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I've included a diagram of typical Pierce oscillator circuit taken from ST Application Note AN2867:

pierce oscillator circuitry

The note suggests that C_L1 and C_L2 should be chosen such that the following equation holds:

enter image description here

Since C_L1 and C_L2 are typically equal, this equation can be rewritten to solve for their value: C_Lx = 2(C_L-C_S).

As a rule of thumb, the stray capacitance is usually taken to be 2pF - 5pF, although I've seen a datasheet suggest 10pF as a rough estimate.

The question: By choosing an oscillator with a low load capacitance C_L, e.g. equal to the expected stray capacitance, C_Lx goes to zero. Is there any problem with choosing an oscillator with a small load capacitance and eliminating the need for the two capacitors C_L1 and C_L2 from a design by depending solely on the stray capacitance?

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    \$\begingroup\$ Yeah. Watch your oscillator stop if somebody looks at it funny. No sneezing, farting, or laughing allowed near your MCU. \$\endgroup\$
    – JRE
    Commented Apr 30, 2019 at 20:21
  • \$\begingroup\$ Please provide evidence for the comment that C_L1 and C_L2 are typically equal. That is sometimes true but very well not true for some carefully tuned and characterized crystal oscillators. \$\endgroup\$ Commented Apr 30, 2019 at 20:23
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    \$\begingroup\$ @MichaelKaras The example in AN2867 solves for C_L1 and C_L2 assuming that they are equal, and all of the designs I've seen choose equal C_L1 and C_L2. I'd be interested in seeing documentation for a selection process that produces different values for C_L1 and C_L2. \$\endgroup\$
    – mablem8
    Commented Apr 30, 2019 at 20:47
  • \$\begingroup\$ @JRE Can you expand on your comment? Using the guidance in the datasheets, I don't see any reason why depending only on stray capacitance wouldn't work. In fact, the equations leave no other option for oscillators with very small load capacitances. \$\endgroup\$
    – mablem8
    Commented Apr 30, 2019 at 20:48
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    \$\begingroup\$ @mablem8 If you have a ground plane under Xtal and traces, this adds much more capacitance than without. In that case , you can compute C from track width and dielectric thickness in pF/mm then you are ok to consider eliminating caps but without doing that and just no caps then you have 0.5nH/mm inductance and more proximity effects like touching it. \$\endgroup\$ Commented Apr 30, 2019 at 20:53

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The ESD diodes are part of the stray capacitance. These, being installed on the silicon SUBSTRATE, inject all the MCU trash into the XTAL's energy storage loop.

You'll have lower jitter (phasenoise) if the ESD diodes are swamped out by external capacitors. The oscillator will build up the stored energy until cycle-by-cycle losses equal the cycle-by-cycle newly-injected energy.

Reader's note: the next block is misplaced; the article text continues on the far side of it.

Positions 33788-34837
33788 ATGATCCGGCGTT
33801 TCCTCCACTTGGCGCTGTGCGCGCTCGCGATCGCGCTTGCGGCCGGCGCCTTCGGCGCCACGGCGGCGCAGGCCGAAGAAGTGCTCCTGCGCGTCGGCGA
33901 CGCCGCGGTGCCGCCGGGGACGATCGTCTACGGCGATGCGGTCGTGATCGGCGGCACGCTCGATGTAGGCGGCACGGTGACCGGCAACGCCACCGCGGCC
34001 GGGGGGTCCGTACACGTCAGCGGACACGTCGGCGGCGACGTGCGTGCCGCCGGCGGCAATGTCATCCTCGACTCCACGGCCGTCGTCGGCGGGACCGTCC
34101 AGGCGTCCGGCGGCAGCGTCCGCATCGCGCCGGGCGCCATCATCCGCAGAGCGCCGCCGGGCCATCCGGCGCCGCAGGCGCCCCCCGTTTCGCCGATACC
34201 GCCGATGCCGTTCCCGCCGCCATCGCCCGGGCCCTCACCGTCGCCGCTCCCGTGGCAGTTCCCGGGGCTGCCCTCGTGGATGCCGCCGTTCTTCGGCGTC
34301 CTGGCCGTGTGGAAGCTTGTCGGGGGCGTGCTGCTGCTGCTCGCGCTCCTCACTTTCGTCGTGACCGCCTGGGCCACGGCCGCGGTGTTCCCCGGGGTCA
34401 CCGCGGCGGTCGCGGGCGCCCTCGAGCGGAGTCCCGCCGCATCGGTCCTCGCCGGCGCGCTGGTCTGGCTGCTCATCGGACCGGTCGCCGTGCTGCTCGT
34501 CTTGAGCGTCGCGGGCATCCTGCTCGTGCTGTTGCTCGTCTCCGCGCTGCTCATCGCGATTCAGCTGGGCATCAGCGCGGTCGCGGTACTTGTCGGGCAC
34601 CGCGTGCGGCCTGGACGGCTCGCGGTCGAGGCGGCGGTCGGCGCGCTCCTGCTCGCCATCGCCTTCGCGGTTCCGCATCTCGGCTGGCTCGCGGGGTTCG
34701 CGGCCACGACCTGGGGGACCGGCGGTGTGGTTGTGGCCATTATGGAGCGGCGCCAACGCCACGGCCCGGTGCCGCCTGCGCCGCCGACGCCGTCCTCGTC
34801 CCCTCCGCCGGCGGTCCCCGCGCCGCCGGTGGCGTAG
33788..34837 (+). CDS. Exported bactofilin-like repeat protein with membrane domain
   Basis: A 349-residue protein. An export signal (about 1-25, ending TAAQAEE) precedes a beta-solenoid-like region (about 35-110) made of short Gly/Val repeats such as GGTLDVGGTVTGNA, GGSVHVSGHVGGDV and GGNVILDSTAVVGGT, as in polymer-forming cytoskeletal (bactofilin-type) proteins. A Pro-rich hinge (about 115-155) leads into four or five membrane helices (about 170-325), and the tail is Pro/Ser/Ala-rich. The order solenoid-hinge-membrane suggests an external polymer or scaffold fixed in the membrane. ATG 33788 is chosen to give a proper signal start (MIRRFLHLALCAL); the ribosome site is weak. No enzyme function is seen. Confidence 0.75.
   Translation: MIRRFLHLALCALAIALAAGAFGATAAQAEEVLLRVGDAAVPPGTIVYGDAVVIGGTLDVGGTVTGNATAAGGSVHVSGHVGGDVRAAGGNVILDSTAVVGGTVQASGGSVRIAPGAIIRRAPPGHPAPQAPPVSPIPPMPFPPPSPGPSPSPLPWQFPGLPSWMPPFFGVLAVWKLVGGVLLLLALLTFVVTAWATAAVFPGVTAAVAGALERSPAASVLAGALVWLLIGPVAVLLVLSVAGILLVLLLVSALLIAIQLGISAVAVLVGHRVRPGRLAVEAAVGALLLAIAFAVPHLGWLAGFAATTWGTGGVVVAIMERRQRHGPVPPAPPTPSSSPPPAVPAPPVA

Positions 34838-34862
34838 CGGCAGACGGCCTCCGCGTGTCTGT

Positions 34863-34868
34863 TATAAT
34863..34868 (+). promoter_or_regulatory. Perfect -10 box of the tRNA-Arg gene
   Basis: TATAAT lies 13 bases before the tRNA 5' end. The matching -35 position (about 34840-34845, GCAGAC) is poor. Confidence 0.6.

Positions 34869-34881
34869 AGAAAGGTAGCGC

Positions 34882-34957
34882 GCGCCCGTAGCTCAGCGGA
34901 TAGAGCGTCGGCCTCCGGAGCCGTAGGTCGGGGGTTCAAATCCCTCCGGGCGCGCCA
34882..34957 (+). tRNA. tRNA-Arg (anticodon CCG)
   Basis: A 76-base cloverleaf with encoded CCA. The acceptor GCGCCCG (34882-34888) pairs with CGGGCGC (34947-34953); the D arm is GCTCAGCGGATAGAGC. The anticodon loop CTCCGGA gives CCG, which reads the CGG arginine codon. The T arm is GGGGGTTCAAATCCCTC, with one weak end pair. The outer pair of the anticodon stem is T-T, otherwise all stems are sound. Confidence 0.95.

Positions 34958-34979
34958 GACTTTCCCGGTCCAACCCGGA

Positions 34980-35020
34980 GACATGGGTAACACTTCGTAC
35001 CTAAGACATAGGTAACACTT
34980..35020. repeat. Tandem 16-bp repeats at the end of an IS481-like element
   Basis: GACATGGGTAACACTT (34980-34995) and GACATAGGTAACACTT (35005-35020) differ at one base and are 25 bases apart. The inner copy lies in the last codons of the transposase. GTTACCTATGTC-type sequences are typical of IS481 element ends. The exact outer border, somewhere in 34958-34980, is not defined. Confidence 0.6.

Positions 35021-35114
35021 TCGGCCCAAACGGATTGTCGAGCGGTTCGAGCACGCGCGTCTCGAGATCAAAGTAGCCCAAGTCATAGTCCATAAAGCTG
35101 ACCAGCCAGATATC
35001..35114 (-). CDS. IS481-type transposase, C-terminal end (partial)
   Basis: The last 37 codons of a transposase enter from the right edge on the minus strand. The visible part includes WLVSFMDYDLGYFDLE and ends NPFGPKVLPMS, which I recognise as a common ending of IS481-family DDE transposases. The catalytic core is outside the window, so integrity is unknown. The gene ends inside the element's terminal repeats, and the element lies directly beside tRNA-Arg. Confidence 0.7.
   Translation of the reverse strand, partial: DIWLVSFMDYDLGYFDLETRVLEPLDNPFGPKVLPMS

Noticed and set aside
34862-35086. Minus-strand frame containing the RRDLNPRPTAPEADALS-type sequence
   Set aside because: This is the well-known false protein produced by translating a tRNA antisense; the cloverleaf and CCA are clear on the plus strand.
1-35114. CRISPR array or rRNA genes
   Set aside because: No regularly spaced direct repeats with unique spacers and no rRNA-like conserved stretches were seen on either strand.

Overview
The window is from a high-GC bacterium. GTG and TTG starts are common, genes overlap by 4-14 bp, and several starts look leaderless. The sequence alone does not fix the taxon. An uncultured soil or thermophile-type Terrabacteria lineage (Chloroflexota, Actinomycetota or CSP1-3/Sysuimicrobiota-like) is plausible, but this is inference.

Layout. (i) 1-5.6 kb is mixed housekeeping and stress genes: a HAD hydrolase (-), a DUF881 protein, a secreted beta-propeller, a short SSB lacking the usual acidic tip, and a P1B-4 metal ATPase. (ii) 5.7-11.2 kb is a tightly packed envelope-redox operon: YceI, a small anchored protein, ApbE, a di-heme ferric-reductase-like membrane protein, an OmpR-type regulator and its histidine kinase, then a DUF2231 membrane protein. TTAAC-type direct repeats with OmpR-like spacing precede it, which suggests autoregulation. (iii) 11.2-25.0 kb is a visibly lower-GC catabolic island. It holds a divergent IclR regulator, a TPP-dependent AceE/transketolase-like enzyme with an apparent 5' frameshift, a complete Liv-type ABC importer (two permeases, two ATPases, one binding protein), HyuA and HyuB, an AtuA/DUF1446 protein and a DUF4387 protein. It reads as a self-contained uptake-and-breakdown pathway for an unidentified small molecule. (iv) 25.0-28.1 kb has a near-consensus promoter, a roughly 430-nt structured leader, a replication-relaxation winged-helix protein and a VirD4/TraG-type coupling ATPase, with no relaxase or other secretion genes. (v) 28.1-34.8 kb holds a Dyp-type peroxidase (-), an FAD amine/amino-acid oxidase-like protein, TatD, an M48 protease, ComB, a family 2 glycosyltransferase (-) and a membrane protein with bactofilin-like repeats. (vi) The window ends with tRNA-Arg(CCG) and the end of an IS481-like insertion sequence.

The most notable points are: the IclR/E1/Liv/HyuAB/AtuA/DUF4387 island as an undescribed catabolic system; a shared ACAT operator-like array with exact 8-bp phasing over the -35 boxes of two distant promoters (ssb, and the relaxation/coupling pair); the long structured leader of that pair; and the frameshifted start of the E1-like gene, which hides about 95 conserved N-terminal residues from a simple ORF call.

Note you have the same resonant current circulating in both capacitors of the PI network. This can be a reason to make the Cinput (OSCin, CL1) be substantially smaller, so the voltage across Cinput is quite LARGE. Of course, smaller caps are more vulnerable to MCU trash injected thru the ESD diodes/structures. Experiment with this tradeoff.

schematic

simulate this circuit – Schematic created using CircuitLab

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  • \$\begingroup\$ This answer is precisely addressing the question at the end of OP's text. \$\endgroup\$ Commented May 1, 2019 at 6:11
  • \$\begingroup\$ Why the downvote? \$\endgroup\$
    – Unknown123
    Commented May 1, 2019 at 6:14
  • \$\begingroup\$ I expect that this answer was downvoted (not by me!) because (1) it is kind of hard to understand (what's phase noise? what's 'MCU trash' supposed to mean? What's a "PI network"? I know the answers to some of these questions, but they're not going to be obvious to the questioner necessarily without being explained.) And (2) it uses boldface and capital letters in quirky ways, which comes across as kind of aggressive. \$\endgroup\$ Commented May 1, 2019 at 6:18
  • \$\begingroup\$ @analogsystemsrf Thanks for addressing the MCU side of the circuit! The downvote is not mine. The question remains unanswered - if an oscillator requiring a 2pF - 5pF load capacitance is used in a design, is there any problem depending on the stray capacitance only? It's not clear why that would result in higher phase noise. It seems like clever (or maybe even not-so-clever) use of traces could eliminate the need for two components from the design. \$\endgroup\$
    – mablem8
    Commented May 1, 2019 at 13:19
  • \$\begingroup\$ One might indeed proceed to design 2pF or 5pF or 18pF capacitors into the copper foils. The areas involved make the "parasitic capacitors" very vulnerable to Efield aggressors which, again, increases the injected non-synchronous energy and thus boosts the (deterministic) jitter (phasenoise). \$\endgroup\$ Commented May 1, 2019 at 15:29

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